Comment on The colour ring code

An interesting and informative blog from Jack, Cathleen. Can one of you look at this post please I’ve not seen anything from the Skydancer team to say that many have been lost unless I’ve missed it. https://community.rspb.org.uk/wildlife/f/all-creatures/205735/rspb-satellite-tagged-hen-harrier-vanishes-in-suspicious-circumstances-in-the-north-york-moors

Blog Post: The colour ring code

Assistant Investigations Officer – Jack Ashton-Booth – from the Hen Harrier LIFE Project, talks us through the secret to uncovering a hen harrier’s history. The seasons have turned, and the autumn skies have grown big, blue and crisp. As our hen harrie…

Comment on Hen Harriers in Birdcrime Report 2018

I am having a hard time with your figures. The RSPB press release said that crime incidents in Scotland had doubled in 2018 but the map in the appendix and the interactive hub both have the figure 12 for both years? Now in this blog you write that the 2017 incidents were 68 in 2017 but the interactive hub has 78. I am sure there is an explanation for all this but please could you be more clear in your press releases. I am just getting more and more confused. I wrote to my MSP quoting that doubling claim and had to retract it when i couldn’t back it up with facts. It doesn’t look good.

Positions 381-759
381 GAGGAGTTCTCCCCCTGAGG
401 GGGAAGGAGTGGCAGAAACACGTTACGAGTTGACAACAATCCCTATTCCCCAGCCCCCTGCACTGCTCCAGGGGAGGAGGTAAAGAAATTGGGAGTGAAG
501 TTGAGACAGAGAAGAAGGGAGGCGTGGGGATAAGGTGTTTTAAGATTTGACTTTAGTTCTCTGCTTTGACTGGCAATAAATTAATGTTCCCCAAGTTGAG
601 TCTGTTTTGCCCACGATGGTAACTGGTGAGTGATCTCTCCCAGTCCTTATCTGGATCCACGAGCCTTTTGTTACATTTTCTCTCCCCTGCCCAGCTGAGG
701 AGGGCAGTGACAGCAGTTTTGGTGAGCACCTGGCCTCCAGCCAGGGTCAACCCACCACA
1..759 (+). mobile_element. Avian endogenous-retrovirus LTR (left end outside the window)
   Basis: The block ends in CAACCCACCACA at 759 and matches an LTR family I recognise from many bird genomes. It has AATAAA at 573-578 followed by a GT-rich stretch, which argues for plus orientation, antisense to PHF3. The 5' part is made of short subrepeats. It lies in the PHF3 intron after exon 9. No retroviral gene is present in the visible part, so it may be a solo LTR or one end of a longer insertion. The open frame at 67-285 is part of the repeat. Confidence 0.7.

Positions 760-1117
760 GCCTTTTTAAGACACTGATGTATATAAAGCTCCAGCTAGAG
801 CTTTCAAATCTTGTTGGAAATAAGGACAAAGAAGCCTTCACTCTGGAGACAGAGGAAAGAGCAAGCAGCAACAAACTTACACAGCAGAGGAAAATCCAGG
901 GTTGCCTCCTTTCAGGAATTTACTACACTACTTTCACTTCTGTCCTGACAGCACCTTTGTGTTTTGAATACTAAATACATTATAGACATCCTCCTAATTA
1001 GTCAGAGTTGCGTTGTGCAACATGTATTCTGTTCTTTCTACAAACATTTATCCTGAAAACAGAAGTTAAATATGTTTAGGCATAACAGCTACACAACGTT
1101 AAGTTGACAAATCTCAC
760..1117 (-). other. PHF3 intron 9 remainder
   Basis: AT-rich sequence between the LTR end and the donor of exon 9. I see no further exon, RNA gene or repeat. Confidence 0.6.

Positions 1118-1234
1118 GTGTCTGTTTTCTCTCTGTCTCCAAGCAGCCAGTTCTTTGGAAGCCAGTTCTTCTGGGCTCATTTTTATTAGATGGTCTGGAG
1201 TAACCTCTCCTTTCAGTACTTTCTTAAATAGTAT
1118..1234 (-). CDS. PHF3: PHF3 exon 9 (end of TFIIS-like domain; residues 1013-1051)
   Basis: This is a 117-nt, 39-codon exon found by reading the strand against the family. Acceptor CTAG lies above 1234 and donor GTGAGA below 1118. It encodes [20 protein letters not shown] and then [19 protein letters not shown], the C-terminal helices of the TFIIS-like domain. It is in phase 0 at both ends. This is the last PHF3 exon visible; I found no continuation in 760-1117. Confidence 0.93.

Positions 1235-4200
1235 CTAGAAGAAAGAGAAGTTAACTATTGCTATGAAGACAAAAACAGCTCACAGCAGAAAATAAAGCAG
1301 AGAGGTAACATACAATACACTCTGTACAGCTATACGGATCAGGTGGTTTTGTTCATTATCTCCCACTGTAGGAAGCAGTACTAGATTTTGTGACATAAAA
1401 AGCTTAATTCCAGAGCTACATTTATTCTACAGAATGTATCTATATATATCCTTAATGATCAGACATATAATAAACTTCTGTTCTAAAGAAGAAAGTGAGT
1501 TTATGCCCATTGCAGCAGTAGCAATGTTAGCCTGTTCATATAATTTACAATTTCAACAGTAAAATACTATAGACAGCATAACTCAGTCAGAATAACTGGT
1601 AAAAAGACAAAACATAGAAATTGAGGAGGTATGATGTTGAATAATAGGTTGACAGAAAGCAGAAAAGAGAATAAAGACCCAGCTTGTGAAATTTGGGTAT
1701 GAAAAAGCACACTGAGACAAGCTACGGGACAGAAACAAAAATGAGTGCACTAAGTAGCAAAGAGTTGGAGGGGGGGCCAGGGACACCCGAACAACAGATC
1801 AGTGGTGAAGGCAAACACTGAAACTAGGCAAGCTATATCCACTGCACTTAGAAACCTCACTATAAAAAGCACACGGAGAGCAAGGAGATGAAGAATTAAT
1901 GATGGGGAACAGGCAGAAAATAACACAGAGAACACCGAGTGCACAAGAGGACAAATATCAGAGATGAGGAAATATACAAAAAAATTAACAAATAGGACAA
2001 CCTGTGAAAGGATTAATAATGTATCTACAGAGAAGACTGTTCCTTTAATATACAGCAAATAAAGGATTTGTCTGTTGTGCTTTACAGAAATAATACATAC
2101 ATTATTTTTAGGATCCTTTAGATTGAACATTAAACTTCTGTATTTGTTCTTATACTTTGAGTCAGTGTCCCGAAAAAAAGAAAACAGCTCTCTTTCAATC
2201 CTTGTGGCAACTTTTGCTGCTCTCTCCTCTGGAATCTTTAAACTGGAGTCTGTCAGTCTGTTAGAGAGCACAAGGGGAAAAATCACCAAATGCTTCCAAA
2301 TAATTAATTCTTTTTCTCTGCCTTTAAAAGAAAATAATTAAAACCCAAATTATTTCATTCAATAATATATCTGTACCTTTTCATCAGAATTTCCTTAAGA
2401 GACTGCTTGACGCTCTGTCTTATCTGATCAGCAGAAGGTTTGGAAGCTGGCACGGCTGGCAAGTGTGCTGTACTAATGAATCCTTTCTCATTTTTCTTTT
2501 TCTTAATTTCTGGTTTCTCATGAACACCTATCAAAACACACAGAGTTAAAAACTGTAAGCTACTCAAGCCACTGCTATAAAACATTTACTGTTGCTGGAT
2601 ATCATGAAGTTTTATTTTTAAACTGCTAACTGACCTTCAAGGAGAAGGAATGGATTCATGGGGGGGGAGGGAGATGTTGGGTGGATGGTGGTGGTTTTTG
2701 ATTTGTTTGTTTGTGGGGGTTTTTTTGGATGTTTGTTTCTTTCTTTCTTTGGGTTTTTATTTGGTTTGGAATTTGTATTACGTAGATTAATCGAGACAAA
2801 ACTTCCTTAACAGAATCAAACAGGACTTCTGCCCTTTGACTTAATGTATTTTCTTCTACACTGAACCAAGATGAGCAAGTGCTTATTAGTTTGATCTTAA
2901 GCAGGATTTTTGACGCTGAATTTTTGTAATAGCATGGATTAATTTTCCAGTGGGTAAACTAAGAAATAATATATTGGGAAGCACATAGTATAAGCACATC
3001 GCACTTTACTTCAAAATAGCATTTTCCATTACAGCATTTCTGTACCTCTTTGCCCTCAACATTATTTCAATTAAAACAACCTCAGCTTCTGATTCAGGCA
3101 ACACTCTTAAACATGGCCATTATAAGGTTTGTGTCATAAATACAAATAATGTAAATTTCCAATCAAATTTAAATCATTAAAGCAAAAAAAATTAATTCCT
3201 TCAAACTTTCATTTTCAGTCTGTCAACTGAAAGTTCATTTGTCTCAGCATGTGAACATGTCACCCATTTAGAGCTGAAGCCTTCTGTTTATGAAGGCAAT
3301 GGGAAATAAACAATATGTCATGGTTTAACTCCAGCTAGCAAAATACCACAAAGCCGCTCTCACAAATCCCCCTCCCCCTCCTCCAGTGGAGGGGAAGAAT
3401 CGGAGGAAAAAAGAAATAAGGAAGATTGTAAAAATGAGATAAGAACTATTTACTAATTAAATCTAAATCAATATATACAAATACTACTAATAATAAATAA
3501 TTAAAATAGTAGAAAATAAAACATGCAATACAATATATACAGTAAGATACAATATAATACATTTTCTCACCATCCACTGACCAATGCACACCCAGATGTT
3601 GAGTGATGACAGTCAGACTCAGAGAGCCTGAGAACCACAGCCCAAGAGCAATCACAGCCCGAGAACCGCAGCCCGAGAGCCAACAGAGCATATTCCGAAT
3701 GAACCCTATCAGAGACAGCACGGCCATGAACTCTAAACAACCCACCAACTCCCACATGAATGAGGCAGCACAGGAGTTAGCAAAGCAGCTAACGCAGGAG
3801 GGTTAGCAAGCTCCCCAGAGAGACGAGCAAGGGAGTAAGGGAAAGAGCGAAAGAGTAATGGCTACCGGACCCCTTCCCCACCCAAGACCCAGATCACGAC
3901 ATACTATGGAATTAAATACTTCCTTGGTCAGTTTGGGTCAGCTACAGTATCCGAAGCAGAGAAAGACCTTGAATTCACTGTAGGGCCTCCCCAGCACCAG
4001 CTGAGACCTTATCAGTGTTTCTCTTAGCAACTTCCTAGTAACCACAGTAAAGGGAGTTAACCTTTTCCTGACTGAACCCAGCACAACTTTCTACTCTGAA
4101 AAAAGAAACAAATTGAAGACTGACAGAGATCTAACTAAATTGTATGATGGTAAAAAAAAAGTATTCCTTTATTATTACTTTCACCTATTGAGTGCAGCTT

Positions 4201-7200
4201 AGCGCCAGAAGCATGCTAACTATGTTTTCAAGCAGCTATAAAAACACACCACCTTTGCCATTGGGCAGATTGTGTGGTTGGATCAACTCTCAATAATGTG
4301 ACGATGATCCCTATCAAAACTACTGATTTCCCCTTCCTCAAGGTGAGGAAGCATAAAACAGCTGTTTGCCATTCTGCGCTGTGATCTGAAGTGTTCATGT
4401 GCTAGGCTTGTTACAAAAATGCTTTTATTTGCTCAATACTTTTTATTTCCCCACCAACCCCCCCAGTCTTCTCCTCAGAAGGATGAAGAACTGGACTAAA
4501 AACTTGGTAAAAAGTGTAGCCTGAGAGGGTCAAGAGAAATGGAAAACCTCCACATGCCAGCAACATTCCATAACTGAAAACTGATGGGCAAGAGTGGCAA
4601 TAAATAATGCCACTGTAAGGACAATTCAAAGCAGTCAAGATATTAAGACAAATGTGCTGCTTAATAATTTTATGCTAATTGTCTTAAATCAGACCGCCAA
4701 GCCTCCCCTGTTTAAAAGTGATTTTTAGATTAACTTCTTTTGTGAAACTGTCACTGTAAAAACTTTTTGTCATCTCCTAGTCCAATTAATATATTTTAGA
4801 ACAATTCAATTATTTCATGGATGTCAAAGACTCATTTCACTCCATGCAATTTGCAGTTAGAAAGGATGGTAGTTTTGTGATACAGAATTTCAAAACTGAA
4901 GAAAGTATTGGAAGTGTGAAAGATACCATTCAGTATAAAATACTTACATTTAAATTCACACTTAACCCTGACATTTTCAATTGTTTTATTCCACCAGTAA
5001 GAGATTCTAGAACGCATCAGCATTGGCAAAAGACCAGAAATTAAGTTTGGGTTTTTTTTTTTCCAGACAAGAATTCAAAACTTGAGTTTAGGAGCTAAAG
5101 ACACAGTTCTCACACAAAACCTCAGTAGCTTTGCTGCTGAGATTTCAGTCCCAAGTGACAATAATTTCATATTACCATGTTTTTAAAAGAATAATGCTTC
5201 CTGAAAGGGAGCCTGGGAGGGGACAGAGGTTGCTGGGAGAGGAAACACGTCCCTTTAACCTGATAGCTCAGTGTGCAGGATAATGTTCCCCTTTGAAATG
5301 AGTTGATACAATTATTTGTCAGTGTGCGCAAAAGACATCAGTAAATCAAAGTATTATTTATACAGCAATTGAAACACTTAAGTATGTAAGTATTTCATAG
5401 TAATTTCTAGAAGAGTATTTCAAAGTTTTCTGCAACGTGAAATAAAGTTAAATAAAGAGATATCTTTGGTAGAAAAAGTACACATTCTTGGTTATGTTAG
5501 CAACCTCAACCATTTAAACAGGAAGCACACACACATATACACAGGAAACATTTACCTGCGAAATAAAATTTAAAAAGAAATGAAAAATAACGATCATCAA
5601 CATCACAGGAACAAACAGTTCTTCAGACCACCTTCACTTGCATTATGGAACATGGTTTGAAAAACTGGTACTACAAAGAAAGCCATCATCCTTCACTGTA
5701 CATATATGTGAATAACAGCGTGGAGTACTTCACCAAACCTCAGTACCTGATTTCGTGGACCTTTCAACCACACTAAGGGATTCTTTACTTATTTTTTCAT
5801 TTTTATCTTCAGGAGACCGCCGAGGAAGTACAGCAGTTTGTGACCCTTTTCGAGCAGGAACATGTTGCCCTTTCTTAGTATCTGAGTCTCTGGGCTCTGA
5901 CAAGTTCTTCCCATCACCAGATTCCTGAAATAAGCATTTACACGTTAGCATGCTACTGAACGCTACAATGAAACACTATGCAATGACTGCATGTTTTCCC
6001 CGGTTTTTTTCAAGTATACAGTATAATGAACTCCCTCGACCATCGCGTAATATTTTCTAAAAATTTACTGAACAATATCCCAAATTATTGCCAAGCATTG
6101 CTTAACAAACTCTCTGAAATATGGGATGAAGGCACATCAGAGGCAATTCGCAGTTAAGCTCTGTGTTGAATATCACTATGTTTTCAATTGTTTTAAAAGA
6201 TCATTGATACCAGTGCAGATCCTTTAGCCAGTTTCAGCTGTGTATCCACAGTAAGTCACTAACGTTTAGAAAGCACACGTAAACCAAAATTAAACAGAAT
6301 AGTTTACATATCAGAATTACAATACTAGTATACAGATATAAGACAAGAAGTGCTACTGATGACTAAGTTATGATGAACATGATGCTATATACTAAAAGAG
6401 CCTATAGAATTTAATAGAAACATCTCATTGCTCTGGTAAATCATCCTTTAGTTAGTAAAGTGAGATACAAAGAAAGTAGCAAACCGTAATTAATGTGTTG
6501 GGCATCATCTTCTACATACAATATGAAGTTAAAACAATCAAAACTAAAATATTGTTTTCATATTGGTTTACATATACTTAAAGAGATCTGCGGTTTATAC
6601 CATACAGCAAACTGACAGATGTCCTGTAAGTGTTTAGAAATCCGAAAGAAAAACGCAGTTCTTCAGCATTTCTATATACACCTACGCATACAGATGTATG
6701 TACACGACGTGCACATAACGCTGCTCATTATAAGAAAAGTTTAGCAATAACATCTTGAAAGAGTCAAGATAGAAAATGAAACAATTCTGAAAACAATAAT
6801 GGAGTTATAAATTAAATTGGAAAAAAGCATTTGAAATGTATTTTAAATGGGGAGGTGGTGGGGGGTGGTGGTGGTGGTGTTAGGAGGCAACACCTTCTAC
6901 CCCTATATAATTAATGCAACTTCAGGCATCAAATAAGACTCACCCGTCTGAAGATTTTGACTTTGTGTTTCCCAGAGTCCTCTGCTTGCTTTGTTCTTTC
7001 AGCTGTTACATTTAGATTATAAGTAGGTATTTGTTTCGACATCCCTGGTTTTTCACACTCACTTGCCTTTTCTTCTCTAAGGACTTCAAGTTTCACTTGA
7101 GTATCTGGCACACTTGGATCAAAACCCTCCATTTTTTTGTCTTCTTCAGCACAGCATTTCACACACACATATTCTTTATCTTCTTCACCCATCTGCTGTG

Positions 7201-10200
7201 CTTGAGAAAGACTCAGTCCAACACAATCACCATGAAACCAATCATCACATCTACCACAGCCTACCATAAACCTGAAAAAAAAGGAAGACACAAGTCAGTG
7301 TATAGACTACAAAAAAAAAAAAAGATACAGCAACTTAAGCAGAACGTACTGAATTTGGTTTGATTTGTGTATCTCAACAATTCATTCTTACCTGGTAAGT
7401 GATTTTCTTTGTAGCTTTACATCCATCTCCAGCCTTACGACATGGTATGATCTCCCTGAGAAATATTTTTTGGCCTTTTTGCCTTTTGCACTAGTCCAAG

Blog Post: Hen Harriers in Birdcrime Report 2018

Every year our investigations team release a report listing the crimes against birds of prey in the UK. Last year, in the Birdcrime 2017 report, we revealed that there had been 68 confirmed incidents of bird persecution. Sadly, in 2018, that has increa…

Comment on Meet the class of 2019

In case people are concerned that these are all the birds which the RSPB has tagged this year, in past years they have tagged many more birds which are not added to the LIFE class. I hope that this is the case this year, although I’d prefer that all birds taken in hand were satellite tagged, giving us a better insight into the lives of the birds. Let us hope that some of them survive long enough to breed. It’s a hard life for uk Hen Harriers.

Blog Post: Meet the class of 2019